Northern red oak (quercus rubra)
The Northern Red Oak is one of the most important of the oak trees. Typically grows 60 to 90 ft tall and two to three feet in diameter. It is considered one of the highest quality trees in the Eastern US and Southeastern Canada. These trees are monoecious, which means you will find both male and female flowers on the same tree. Both appear with the leaves, and the pollen of the male flower is carried by the wind to female flowers in other trees. The leaves are the easiest characteristic to help identify the tree, as the North Red Oak can be difficult to identify. The leaves are deciduous and alternatively arranged on the stem. The leaves are 5-11 inches long and have bristle-tips on the lobes, which is what helps to discern red oaks from white oaks. The autumn color can be reddish brown or bright red. The fruit is an acorn with a round cap. Acorns mature over the course of two growing seasons and drop in late summer or early fall and will not germinate until the following spring. Acorn production begins when the tree is about 25 years of age with best production at about 50 years. The acorns are dispersed by birds and animals in the fall, and the tree relies on these animals to help with its species dispersal. This species is an important source of lumber and is used for flooring, cabinetry, and furniture.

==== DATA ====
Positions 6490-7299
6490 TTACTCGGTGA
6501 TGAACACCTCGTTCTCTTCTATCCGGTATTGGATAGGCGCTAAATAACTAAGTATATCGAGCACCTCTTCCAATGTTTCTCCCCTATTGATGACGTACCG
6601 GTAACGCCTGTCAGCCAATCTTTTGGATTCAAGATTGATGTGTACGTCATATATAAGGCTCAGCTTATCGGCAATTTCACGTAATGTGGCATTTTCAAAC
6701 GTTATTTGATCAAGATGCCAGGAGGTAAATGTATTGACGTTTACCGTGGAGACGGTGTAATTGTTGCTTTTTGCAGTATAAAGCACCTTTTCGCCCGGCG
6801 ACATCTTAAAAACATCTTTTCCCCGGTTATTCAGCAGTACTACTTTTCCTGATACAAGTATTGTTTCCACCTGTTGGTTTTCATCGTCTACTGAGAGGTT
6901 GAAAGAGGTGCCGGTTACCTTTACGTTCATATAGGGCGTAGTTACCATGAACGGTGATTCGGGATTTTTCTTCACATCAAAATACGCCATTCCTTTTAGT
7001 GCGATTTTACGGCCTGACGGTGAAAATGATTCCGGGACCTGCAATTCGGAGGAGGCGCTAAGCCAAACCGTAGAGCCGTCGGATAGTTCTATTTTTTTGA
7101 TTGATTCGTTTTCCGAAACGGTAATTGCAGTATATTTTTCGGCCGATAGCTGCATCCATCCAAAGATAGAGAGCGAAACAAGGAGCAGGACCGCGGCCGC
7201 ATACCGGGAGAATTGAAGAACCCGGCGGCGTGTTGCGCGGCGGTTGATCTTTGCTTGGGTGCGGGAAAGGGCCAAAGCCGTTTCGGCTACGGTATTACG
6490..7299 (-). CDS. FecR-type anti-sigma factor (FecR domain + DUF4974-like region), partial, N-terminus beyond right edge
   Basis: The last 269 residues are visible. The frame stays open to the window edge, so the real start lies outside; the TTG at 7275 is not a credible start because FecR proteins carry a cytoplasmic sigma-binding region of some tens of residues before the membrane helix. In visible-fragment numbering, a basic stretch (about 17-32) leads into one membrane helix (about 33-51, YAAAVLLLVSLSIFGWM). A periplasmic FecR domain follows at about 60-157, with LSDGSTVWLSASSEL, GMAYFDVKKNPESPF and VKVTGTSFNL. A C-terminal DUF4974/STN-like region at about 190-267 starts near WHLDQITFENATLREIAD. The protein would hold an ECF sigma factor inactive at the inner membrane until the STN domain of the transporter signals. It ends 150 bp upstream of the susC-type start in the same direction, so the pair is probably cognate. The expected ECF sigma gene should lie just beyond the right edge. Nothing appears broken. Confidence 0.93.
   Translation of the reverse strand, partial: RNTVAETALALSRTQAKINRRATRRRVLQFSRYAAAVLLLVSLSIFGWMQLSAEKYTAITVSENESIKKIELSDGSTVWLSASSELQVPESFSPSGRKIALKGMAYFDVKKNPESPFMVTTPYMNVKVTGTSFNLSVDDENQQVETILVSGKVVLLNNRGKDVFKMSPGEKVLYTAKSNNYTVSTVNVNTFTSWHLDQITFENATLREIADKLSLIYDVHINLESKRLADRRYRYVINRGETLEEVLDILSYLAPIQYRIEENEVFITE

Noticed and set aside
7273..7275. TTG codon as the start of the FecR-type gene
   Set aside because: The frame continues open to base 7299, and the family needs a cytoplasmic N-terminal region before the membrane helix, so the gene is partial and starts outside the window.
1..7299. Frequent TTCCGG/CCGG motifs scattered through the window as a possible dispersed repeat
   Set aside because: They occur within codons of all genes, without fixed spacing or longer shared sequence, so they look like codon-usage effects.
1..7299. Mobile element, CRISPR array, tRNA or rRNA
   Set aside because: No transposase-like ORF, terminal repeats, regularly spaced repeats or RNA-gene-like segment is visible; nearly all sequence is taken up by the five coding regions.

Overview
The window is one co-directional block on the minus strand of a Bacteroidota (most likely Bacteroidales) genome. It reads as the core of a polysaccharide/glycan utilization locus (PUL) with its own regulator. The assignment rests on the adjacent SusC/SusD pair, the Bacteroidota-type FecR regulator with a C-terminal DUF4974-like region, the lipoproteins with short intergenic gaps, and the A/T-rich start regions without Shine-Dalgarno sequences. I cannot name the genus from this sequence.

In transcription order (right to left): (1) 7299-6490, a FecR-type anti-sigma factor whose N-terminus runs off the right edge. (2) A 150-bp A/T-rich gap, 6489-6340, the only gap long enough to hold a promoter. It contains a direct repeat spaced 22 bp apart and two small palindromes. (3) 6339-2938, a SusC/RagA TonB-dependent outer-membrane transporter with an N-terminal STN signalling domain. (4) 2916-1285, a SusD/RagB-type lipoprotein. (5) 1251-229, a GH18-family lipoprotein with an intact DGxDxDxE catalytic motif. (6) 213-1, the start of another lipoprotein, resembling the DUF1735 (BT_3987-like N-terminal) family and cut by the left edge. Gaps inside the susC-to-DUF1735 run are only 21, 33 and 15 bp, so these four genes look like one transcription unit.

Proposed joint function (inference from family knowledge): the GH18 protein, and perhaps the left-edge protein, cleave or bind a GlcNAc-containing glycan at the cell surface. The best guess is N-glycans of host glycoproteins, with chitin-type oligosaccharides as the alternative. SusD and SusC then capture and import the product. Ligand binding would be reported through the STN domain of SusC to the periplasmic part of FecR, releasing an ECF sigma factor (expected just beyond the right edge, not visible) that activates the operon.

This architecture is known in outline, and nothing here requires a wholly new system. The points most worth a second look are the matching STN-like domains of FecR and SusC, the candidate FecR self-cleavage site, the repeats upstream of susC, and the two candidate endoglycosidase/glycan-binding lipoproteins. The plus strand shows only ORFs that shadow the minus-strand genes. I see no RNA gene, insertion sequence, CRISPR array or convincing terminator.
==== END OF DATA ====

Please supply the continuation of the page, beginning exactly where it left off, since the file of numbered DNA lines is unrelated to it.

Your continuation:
white oak (quercus alba)